I didn’t do nearly as much as I wanted to with the HTC Vive this week. Although, I did finally manage to take some screenshots from Google Earth VR. Turns out some programs disable the option to take screenshots which is why I was having so much trouble with it!
I didn’t get a chance to download the Virtual Desktop to view 360 photos directly from the Vive. I also didn’t have a chance to try this hack to use Facebook Spaces on the HTC Vive. Maybe I’ll give those two things a shot this weekend.
HTC Vive with controllers.I had one meeting in rumii today which meant Vive time! I am happy to report that I had no issues with the lightboxes, controllers, or SteamVR. rumii booted right up into the HTC Vive and I flawlessly jumped into my meeting. Although my dog did give me a scare when she busted in and started throwing her ball around the plugged in lightboxes. Hence, why I recommend a doggie gate.
Today, I couldn’t help but think about the importance of hand gestures in meetings. I have worked remotely since 2013 and this is the first time that I am able to use my own hand gestures and see my coworker’s. Despite what Skype will have you believe, I can count the times I’ve had a video call on one hand.
I found that I have to pay extra attention to what my hands are doing because my coworkers can see me now. They can see if I’m letting the controllers dangle from my wrists because it looks like you have broken wrists in VR. I have to be careful not to play too much with the controllers, such as making hand gestures, pointing the laser at random things on the wall, or accidentally teleporting. It will look like I am not paying attention in the meeting. Being in VR forces me to pay attention because I can’t drift off to Instagram while putting myself on mute.
On the flip side, I haven’t been drifting off in meetings as much since I’ve been able to attend them in VR because I can see hand gestures. I forgot how much I was missing, not being able to see my co-workers point graphs on a PowerPoint or describe tasks to by mimicking them with their virtual hands. Not only that, but I can respond nonverbally by giving a “thumbs up” or high fiving my coworkers to show how proud I am of their accomplishments.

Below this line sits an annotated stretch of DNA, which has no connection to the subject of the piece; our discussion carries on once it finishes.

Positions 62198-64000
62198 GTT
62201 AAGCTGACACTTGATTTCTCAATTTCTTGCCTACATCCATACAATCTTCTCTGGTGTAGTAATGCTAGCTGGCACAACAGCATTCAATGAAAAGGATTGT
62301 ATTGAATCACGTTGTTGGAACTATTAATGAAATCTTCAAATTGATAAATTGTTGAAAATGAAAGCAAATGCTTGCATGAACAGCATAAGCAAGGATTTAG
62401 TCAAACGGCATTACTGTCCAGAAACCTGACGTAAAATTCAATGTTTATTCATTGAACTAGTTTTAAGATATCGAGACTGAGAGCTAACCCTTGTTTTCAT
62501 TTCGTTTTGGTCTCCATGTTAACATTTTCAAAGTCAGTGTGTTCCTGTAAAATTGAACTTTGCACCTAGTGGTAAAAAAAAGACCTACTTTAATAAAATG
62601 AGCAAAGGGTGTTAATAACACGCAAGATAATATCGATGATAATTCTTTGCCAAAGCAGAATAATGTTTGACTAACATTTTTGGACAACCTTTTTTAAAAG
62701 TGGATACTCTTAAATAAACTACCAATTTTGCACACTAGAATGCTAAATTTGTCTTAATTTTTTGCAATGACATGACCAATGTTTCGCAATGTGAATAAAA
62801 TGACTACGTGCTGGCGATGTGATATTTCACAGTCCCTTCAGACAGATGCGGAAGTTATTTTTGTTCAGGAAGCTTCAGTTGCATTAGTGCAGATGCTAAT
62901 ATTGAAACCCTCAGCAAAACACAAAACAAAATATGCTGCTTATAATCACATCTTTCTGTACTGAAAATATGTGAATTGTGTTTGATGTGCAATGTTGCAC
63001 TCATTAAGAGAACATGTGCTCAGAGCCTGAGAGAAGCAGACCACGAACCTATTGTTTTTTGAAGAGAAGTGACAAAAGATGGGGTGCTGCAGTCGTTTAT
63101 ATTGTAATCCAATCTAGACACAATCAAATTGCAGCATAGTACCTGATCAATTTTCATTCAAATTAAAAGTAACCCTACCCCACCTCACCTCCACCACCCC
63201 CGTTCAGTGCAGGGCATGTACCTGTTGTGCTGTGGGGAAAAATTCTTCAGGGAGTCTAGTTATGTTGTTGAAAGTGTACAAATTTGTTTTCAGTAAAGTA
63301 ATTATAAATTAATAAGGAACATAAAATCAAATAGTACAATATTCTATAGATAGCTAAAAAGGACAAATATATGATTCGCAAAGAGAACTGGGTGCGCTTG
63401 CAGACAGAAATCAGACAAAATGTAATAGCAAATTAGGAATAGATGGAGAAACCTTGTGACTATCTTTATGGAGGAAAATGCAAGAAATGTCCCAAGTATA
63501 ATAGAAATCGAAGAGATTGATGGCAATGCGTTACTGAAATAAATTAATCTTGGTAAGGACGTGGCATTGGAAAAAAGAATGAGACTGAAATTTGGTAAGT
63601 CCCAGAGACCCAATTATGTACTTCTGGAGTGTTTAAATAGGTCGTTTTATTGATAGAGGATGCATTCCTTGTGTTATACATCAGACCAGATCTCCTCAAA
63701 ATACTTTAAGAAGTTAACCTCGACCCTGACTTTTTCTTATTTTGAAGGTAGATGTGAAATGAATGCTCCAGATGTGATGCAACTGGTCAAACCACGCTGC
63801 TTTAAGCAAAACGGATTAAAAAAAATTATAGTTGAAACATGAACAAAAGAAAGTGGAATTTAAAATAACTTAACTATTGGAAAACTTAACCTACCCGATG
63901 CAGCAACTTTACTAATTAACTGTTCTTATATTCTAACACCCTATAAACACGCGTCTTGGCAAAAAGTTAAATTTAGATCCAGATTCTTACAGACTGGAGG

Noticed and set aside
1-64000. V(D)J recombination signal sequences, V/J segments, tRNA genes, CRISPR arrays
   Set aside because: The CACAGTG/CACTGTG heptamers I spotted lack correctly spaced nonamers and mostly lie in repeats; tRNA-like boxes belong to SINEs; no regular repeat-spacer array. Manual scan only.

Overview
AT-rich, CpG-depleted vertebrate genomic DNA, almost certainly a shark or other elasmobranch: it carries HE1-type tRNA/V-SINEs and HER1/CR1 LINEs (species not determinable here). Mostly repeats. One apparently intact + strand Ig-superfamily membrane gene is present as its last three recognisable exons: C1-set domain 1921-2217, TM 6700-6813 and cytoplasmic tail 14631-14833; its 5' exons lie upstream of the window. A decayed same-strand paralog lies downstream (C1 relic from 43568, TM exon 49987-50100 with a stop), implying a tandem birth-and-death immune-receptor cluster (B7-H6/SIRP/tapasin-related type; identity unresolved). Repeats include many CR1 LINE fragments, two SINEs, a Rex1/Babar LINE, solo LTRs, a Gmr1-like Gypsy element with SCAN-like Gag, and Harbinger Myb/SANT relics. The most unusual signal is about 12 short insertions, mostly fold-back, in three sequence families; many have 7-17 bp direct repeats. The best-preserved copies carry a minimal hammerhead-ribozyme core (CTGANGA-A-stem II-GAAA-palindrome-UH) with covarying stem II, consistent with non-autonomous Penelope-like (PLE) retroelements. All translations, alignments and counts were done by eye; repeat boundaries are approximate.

While I always felt like part of the team, working virtual reality really seals it in.
Takeaways from a week in the HTC Vive
- Setting it up and downloading the right software was not as difficult as I thought. Keep in mind, the process does take longer than the tutorial tells you.
- When things do go wrong, such as the controllers not syncing, the help guides are easy to follow and get things working again quickly.
- Steam has its own quirks. Some VR software doesn’t run as well as others.
- Being in virtual reality with other people takes the experience to an even greater next level.
- Your dog probably won’t like that you’re spending time in virtual reality instead of petting them.
That wraps up the week! Make sure to follow me on Twitter or my blog to stay up to date on my virtual reality adventures.
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